Dr. Pritpal S Tamber explores how communities can lead the pursuit of health equity.
His work began in 2013 when he was the Physician Editor of TEDMED. Through that role, he observed that innovation in health largely failed to appreciate people’s social conditions – commonly referred to as the ‘social determinants of health’. In response, he founded the Creating Health Collaborative, a highly curated meeting of innovators operating from a deep understanding of a community and its context.
The innovators in the Collaborative were clear that communities’ contexts are not accidental – they are created by policies and how those policies are translated by systems into practices. Population-level health improvement, then, is about changing policies, systems and practices.
To date, the health sector has sought to do this through research. Experts take knowledge generated through research and share it with policymakers and system leaders. Important though this is, it has largely failed to result in the radical changes needed to improve social contexts.
Communities are increasingly organizing to improve their contexts. The process involves building their power and using it to change policies, systems and practices – often described as structural change. Given that inequity stems from unjust and unfair structures, communities are effectively using their power to pursue health equity.
Dr. Tamber studies this growing movement and advises organizations in health – whether health care, public health or philanthropy – what it means for them. He looks at both empirical research and on-the-ground practices to make sense of this new frontier in structural change and health improvement – and what it means for the future of health.
At the end of 2022, Dr. Tamber published a Policy Insight article in Health Affairs summarizing almost three years of research. Together with co-authors from the California Endowment, he presented the theoretical, empirical and experiential evidence linking community power to health equity via policy change. It is one of the most comprehensive and robust analyses in the field.
Dr. Tamber began his career in clinical medicine and shifted to medical publishing, health improvement, and then health innovation. In medical publishing, he was the Editorial Director for Medicine for BioMed Central, the company that disrupted academic publishing by pioneering open access. In health improvement, he was the Medical Director of Map of Medicine, a company that produced ‘clinical pathways’ to improve the flow of patients through health care systems.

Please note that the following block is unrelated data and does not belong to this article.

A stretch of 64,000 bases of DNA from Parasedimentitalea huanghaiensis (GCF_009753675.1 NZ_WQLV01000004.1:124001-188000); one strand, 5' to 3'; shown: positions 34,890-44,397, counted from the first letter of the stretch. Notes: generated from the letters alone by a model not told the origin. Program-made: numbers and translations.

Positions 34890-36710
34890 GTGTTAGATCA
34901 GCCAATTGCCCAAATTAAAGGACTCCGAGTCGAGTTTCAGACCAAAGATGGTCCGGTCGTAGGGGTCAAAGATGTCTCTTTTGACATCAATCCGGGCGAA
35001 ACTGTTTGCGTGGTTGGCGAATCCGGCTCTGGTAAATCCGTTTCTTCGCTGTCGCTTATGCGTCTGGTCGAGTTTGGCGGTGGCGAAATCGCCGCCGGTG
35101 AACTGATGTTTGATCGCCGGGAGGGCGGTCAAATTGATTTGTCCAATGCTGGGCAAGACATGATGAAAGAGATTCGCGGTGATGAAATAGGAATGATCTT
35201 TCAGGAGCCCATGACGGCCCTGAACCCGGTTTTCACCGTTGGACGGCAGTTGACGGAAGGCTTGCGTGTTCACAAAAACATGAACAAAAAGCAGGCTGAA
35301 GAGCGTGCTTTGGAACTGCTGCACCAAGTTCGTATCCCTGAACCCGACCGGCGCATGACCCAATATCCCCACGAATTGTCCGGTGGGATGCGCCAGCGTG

What is community? What is power? And how does community power link to health? Dr. Tamber unpacks all of this based on the work of leading theoreticians, researchers and academics. Side-stepping the rhetoric and imprecision that plagues the field, he helps population health leaders get clear on what community power is and how it might become part of a population health strategy.
How a community is engaged radically changes the types of outcomes possible. While the health sector typically focusses on clinical and service outcomes, other, more community-centric outcomes, are possible through deeper forms of engagement. As Dr. Tamber explains, these community-centric outcomes have the potential to encourage a community to understand and step into its power.
Numerous cross-sector collaborations have started to understand that the community must be a ‘partner’ in their efforts. But what does it mean for a community to become a partner? Dr. Tamber explains how the community must be seen as an ecosystem of local entities supported by a formal and informal infrastructure – and what partnering with that ecosystem means in practice.
Most people know that the future of health cannot be more health care — not only is the system only set up for repair, it is also expensive. At the same time, population health strategies have struggled to have the impact that they promise. Dr. Tamber illustrates how the future of health is a tripartite system of community power, public health, and health care – and how the second and third need the first.
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